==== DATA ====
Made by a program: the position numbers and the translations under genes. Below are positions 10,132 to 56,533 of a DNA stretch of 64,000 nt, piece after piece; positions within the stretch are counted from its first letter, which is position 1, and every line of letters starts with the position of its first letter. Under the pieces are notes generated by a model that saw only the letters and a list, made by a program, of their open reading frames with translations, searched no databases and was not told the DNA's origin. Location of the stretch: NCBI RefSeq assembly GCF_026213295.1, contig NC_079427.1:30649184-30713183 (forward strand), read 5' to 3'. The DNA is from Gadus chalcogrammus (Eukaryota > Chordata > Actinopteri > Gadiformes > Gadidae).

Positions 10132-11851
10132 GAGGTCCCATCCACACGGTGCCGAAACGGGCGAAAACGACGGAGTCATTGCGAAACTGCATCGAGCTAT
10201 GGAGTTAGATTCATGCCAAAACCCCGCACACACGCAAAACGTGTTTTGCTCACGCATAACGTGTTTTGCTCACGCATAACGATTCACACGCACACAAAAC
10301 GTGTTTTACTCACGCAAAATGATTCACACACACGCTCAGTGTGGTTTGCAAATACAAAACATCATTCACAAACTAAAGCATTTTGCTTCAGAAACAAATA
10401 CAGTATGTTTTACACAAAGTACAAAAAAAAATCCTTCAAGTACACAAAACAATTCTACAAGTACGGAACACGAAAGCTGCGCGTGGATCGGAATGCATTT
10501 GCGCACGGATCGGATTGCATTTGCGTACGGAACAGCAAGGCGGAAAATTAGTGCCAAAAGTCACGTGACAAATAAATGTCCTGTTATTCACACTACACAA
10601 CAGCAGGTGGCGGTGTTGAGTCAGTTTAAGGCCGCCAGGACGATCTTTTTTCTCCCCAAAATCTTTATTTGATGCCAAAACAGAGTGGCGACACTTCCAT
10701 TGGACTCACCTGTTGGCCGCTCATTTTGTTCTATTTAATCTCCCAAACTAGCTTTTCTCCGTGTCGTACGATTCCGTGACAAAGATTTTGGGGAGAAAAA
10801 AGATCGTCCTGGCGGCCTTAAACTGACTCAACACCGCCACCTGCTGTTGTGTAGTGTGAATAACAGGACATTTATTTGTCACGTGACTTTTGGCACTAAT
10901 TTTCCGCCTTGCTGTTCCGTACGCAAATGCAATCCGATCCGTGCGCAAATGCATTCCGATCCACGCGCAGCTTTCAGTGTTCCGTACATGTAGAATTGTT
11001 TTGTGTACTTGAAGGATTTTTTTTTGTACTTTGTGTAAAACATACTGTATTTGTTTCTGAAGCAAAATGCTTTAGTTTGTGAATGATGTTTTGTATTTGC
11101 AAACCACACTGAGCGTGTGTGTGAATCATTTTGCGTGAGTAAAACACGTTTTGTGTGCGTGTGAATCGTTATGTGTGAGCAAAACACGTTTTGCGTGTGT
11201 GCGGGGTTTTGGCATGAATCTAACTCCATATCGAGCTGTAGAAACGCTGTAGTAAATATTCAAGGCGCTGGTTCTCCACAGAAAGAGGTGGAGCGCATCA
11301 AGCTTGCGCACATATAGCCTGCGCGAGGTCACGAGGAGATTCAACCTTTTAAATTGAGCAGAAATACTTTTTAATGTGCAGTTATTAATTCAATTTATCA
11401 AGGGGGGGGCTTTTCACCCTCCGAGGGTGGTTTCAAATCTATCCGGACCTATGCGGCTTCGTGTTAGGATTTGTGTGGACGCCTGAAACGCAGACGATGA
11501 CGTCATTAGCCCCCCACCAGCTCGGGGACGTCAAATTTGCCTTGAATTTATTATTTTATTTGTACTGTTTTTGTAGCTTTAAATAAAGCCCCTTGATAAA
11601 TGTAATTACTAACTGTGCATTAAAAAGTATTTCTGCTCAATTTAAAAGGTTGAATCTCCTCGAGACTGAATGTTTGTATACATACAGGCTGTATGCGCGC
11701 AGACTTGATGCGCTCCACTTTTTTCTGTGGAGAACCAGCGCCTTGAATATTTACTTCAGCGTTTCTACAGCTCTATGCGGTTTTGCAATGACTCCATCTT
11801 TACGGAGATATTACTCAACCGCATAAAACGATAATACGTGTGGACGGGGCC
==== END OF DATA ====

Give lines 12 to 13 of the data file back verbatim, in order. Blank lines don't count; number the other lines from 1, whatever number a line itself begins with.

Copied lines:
11001 TTGTGTACTTGAAGGATTTTTTTTTGTACTTTGTGTAAAACATACTGTATTTGTTTCTGAAGCAAAATGCTTTAGTTTGTGAATGATGTTTTGTATTTGC
11101 AAACCACACTGAGCGTGTGTGTGAATCATTTTGCGTGAGTAAAACACGTTTTGTGTGCGTGTGAATCGTTATGTGTGAGCAAAACACGTTTTGCGTGTGT